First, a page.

The people complained once again to God, and due to their bitter complaints, He sent snakes to bite the people. After their repentance and the prayer of Moses, God presented an interesting form of healing, a statue - a serpent made of bronze, that whoever looked at it would healed.

The New Testament used the concept of the serpent to explain Yeshua the Messiah, his salvation and redemption:

“Just as Moses lifted up the snake in the wilderness, so the Son of Man must be lifted up, that everyone who believes may have eternal life in him. For God so loved the world  that he gave his one and only Son, that whoever believes in him shall not perish but have eternal life.” - John 3:14-16 [NIV]

The Serpent Exemplifies Salvation

These verses are the essence of the New Testament as well as the essence of Yeshua the Messiah. The entire idea of ​​redemption is presented with wonderful simplicity.

The Messiah, like the serpent in the desert, must be lifted high, for everyone to see. For everyone who sees it will be saved. For God so loved the world that he gave his one and only Son, to give us eternal life.

It is important for me to emphasize Yeshua and his importance. Here at Netivyah, we receive many letters from believers, mainly of which are from outside of Israel. Often times, these individuals have read the Bible anew and want to draw near and try to keep the Sabbath.

They see the importance of the commandments of the Torah, and these believers complain about their churches, that they do not desire to draw near to the word of God during the feasts or during the Sabbath. So these believers usually leave the group and stop going to church. However, I think this is sad and unhealthy.

Even in Israel, the situation is not that much better. Many young Israelis are coming less and less frequently to their local congregations. Our answer must be, first and foremost, Yeshua. It is imperative to preserve our fellowship, for in doing so we keep one another accountable.

The Story of the Pastor and the Coal

I would like to tell a brief story. It is about a family that participated in the congregation regularly, until eventually they gradually stopped coming. One day the pastor went to visit them on a particularly cold day. The father of the family let the pastor in, prepared a drink for him, and they sat down to speak in front of the burning fireplace.

In the middle of the conversation, the pastor rose to the fireplace, picked out the hottest coal, took it out, and put it aside, and went back to listen to the father of the family.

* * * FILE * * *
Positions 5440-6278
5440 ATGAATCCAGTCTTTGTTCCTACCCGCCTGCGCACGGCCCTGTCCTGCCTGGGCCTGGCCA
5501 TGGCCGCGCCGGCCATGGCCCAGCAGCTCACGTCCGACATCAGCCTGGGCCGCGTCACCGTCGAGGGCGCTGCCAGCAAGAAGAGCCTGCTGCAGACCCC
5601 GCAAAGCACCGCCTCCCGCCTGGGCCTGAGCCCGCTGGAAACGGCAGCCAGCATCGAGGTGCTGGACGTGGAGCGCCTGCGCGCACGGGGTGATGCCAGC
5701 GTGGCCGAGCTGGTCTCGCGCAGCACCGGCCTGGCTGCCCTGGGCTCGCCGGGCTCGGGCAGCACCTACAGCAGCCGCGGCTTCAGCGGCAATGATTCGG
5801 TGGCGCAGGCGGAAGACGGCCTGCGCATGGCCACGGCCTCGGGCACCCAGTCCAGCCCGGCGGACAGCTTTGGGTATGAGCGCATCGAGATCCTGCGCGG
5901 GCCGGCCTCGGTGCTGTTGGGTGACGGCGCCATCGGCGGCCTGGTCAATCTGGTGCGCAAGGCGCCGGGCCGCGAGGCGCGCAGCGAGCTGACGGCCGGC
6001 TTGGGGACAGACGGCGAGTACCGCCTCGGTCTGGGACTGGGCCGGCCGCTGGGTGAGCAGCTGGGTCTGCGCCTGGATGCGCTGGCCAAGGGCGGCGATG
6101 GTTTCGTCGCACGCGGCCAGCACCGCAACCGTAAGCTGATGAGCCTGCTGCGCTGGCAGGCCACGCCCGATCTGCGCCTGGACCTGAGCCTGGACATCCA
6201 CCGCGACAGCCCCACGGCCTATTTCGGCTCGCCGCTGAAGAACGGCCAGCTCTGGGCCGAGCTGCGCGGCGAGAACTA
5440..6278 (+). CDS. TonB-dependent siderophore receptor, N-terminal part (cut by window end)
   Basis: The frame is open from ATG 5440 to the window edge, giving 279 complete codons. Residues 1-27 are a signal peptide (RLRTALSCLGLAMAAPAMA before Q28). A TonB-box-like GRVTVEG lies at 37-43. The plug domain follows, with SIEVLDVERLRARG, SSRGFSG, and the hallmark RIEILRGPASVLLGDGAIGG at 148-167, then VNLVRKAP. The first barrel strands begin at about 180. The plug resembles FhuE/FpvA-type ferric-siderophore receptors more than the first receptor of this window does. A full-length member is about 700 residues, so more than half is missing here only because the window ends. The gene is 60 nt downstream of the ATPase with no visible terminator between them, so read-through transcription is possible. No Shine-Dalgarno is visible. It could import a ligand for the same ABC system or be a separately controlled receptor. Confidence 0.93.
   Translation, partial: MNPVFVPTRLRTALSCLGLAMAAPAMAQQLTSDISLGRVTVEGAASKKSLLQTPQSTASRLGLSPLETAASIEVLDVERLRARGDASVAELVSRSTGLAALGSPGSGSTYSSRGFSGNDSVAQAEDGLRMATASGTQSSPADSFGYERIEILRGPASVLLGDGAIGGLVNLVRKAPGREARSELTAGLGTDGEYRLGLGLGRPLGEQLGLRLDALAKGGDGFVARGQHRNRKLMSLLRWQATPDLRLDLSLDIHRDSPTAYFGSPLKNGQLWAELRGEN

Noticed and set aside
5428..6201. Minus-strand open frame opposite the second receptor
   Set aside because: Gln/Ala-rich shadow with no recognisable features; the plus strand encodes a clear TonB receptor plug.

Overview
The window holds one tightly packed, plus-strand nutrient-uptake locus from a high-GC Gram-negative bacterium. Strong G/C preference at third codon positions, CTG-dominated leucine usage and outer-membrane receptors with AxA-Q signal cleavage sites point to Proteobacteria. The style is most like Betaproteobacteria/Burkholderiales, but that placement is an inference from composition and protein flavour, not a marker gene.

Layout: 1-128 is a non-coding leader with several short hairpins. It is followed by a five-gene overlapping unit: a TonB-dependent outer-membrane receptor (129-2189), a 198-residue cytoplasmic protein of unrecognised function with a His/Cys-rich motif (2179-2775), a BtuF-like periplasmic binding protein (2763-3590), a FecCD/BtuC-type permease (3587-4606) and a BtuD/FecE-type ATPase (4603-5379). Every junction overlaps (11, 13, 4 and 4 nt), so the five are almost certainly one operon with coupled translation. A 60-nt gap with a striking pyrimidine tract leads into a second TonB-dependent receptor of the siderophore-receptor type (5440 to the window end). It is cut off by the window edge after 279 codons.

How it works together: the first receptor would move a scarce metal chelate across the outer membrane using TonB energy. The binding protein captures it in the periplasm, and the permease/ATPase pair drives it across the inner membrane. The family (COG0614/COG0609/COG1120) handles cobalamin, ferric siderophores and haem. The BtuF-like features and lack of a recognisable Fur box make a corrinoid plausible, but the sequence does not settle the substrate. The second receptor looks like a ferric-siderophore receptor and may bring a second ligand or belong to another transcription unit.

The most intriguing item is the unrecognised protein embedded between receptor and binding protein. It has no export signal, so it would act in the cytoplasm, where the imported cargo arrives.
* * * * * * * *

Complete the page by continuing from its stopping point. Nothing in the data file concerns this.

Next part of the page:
The father complained that the congregation didn’t do enough, the lessons are this way and that, there are problems with other families in the community, they do not like their bad influence, and so on and so forth. The family decided to have a time of fellowship at their home, where they study and pray alone according to their own standards.

At the end of the conversation, the pastor got up to go home, the once hot coal was already cool enough for him to hold it in his hand, he threw it into the fire - and immediately it lit up again. At that moment the father of the family suddenly learned the lesson from the pastor.

The lesson is this: we are the coals and we heat up one another. If one of the coals is taken out of the fire, however, it grows cold. The congregation is designed to support, build, and help each other grow and be strengthened in Yeshua the Messiah.

Yeshua is in the first place, far beyond other things, even if they are important.

So I see fellowship among believers as the highest priority.

The Israelites’ Glorification of the Bronze Statue

Let's go back to the bronze snake. In so many things we do, there is a fine line between good and evil, between a mitzvah and a sin.

Of course God knew that sick people would come, look at the serpent, and be healed. They may even want to thank the serpent by burning incense or giving it some gift, but nonetheless God asked Moses to create the serpent and also to encourage the people to look upon it.

Moses’ bronze serpent survived the entrance into Israel. Think about how great would it be if we still had this statue in our possession. On the other hand, it would probably turn into a real idol.

King Hezekiah understood that nothing remained in the bronze serpent remained the work of God, but rather it had become idolatry. Therefore, King Hezekiah decided to destroyed it.

“...He broke into pieces the bronze snake Moses had made, for up to that time the Israelites had been burning incense to it. (It was called Nehushtan.)” - 2 Kings 18:4b [NIV]

We forgot that the statue was just a piece of plain bronze, and for some reason it was given power, influence and authority.